Using an algorithm based on validated United Nations and Greenhouse Gas Protocol methodologies, HRS then delivers analytical data to travel program leaders to consider during their hotel procurement process. Icons in online booking displays are designed to make it easy for travelers to see the preferred green hotels in their program, further enhancing compliance. HRS works with more than one-third of the Fortune 500 on their hotel programs (more than 70,000 hotels reportedly joined HRS’ Clean & Safe Protocol in 2020) and Accor is the first global hospitality group to join the Green Stay Initiative.

“The world’s leading multi-national companies are promoting their aspirations to achieve net-zero operations by 2030 or sooner. These company-wide goals impact managed travel programs, who are tasked to travel more sustainably as they recover from the pandemic,” said HRS CEO Tobias Ragge. “Dozens of corporations have already indicated in their hotel RFPs that metrics on energy, water and waste are required for consideration. The need for automation to efficiently deliver such data from hotels to procurement leaders and travelers is vital in today’s corporate lodging landscape.”

Like Marriott and other major hotel brands, Accor has worked in recent years to implement initiatives related to plastic elimination, carbon-neutral buildings, food waste and energy consumption. “We’re happy to collaborate with HRS to help amplify our sustainability improvements,” said Markus Keller, Senior Vice President of Sales & Distribution of Accor. “We’re committed to an ongoing effort in this area to help keep the planet safe and secure safe traveling for future generations to come.”

The “World’s First Whole Life Net Zero Carbon Hotel” to Open Its Doors

Smaller, independent hotels and hospitality companies are also embracing sustainability. A good example is room2, which will reportedly open the world’s first whole life net zero carbon hotel in Chiswick, London, in December. Expected to be 89% more energy efficient than the typical UK hotel, room2 Chiswick has, according to a press statement, been built with “pioneering technologies to achieve net zero throughout both the design and construction stages and throughout its whole life, which, in a hotel industry first, includes both embodied and operational emissions.”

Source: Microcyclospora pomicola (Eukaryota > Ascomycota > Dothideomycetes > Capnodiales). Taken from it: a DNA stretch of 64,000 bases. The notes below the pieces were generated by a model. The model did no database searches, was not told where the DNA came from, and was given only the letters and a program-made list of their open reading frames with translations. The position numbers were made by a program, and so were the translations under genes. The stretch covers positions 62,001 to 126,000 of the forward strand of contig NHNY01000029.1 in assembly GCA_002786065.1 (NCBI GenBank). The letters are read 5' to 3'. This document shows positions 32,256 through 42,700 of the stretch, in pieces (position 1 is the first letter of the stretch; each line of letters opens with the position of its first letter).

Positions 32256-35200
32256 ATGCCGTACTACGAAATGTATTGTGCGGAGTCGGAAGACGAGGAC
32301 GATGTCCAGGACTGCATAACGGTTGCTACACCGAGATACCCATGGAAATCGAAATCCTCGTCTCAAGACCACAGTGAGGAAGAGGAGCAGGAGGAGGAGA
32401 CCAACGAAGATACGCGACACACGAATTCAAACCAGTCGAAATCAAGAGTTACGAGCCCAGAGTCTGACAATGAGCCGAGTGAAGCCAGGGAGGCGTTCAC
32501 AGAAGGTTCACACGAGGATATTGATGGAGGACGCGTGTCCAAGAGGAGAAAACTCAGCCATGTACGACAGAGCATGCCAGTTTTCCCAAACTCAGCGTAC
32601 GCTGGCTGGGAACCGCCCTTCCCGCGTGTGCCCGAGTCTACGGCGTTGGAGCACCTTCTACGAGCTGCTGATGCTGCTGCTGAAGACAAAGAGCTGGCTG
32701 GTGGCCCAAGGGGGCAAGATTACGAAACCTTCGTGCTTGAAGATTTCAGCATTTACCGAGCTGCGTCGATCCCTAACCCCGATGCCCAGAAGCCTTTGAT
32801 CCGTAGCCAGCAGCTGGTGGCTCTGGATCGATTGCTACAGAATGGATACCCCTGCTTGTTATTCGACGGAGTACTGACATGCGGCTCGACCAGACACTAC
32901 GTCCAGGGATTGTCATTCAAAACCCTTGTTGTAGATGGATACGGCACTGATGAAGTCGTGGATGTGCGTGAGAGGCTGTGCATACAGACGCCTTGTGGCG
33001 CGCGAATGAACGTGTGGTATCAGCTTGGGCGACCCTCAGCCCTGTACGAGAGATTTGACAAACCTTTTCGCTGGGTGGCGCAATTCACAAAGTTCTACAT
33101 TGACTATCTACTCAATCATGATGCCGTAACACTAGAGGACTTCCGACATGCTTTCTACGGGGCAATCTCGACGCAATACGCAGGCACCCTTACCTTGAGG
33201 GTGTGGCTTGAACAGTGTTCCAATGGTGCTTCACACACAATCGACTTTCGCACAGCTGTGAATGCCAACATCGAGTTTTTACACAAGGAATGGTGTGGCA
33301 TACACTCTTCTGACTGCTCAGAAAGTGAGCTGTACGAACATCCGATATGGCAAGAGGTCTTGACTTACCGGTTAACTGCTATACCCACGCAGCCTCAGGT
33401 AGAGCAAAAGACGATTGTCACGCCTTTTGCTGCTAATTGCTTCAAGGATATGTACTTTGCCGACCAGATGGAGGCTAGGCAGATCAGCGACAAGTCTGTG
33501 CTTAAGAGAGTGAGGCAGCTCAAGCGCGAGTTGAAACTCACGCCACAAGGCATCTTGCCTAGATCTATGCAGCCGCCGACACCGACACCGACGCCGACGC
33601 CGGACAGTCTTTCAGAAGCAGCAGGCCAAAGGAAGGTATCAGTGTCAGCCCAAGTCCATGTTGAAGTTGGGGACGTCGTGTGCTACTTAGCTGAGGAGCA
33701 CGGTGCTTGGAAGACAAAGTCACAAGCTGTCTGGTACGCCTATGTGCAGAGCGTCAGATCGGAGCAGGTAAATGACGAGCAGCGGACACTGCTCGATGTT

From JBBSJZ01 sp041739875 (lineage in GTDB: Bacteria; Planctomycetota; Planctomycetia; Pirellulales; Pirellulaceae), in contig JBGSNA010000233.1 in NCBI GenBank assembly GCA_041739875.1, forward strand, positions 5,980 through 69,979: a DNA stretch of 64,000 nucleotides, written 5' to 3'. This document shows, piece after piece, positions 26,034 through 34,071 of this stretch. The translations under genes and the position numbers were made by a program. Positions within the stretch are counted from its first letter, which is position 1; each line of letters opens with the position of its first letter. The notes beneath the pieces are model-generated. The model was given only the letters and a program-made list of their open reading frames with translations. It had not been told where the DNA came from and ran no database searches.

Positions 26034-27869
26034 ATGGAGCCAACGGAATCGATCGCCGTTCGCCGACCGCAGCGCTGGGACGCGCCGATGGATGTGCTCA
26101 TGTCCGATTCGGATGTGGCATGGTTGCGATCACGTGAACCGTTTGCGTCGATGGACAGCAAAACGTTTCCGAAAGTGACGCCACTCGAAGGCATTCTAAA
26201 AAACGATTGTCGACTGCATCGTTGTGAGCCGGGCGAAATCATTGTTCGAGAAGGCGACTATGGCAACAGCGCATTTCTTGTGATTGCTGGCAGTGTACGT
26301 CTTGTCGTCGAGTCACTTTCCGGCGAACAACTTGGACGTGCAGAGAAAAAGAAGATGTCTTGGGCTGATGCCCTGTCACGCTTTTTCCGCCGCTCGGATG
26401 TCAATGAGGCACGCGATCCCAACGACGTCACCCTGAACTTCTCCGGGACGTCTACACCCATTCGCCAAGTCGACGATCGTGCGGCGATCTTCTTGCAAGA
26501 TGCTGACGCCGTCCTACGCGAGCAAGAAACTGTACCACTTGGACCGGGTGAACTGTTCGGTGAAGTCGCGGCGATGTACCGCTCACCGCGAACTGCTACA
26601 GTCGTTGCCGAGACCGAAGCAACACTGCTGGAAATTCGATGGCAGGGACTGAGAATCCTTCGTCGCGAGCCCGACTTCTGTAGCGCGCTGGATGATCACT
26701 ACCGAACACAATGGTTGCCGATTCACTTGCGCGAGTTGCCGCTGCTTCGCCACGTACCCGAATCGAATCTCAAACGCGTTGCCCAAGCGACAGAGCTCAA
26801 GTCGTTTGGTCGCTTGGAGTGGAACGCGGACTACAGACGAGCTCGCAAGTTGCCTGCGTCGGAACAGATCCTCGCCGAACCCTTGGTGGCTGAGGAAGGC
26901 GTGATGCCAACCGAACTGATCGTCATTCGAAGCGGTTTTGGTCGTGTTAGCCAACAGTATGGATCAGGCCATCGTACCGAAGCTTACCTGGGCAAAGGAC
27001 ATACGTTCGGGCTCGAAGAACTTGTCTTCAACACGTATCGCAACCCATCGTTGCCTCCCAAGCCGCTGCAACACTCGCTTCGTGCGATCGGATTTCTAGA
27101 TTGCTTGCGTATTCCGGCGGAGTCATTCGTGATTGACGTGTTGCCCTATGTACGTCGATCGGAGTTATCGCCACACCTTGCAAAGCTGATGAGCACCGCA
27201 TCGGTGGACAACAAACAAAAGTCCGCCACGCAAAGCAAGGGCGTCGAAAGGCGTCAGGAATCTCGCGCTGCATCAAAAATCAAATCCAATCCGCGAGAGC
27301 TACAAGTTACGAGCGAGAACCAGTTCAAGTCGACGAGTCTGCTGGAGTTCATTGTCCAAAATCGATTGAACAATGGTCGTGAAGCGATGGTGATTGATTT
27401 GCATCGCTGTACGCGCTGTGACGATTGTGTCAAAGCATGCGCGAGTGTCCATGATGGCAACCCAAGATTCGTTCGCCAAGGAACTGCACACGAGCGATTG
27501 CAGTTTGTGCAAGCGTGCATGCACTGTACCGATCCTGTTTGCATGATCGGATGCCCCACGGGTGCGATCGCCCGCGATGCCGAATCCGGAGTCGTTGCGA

The hotel aligns increasing consumer and investment interest in environmentalism and sustainable development, with a particular focus on reducing the greatest contributor to climate change, carbon emissions and greenhouse gases. “The guest experience is unaffected by the ultra-low energy standard, with the building’s interior design being inspired by the arts and crafts movement around Chiswick,” notes the company.

According to the company, the building will convert 100% of its energy needs for heating, cooling and hot water. It’s proprietary intelligent building and reporting system seeks to improve performance across the sum of incremental gains. Two ‘lab rooms’ provide data on energy, water use and air quality, along with studying and learning from guest behaviors. The building has been opened up to University partnerships to test new innovative technologies and interventions to reduce energy and carbon. Learnings will be used to advance the net zero building framework for future hotels as a pioneering example for the built environment.

Last month, Lamington Group published its 2030 Net Zero Carbon Roadmap, the first UK hotel company to do so. Alongside outlining its commitment to only develop and operate whole life net zero carbon buildings going forwards, it includes the actions required for the wider group to reach its 1.5oC aligned target, set in accordance with the Science Based Target Initiative (SBTi).

room2 Chiswick has been developed in line with Lamington Group’s recently launched Net Zero Building Specification, a strict framework aligning to the London Energy Transformation Initiative (“LETI”) principles and the UK Green Building Council net zero carbon buildings framework.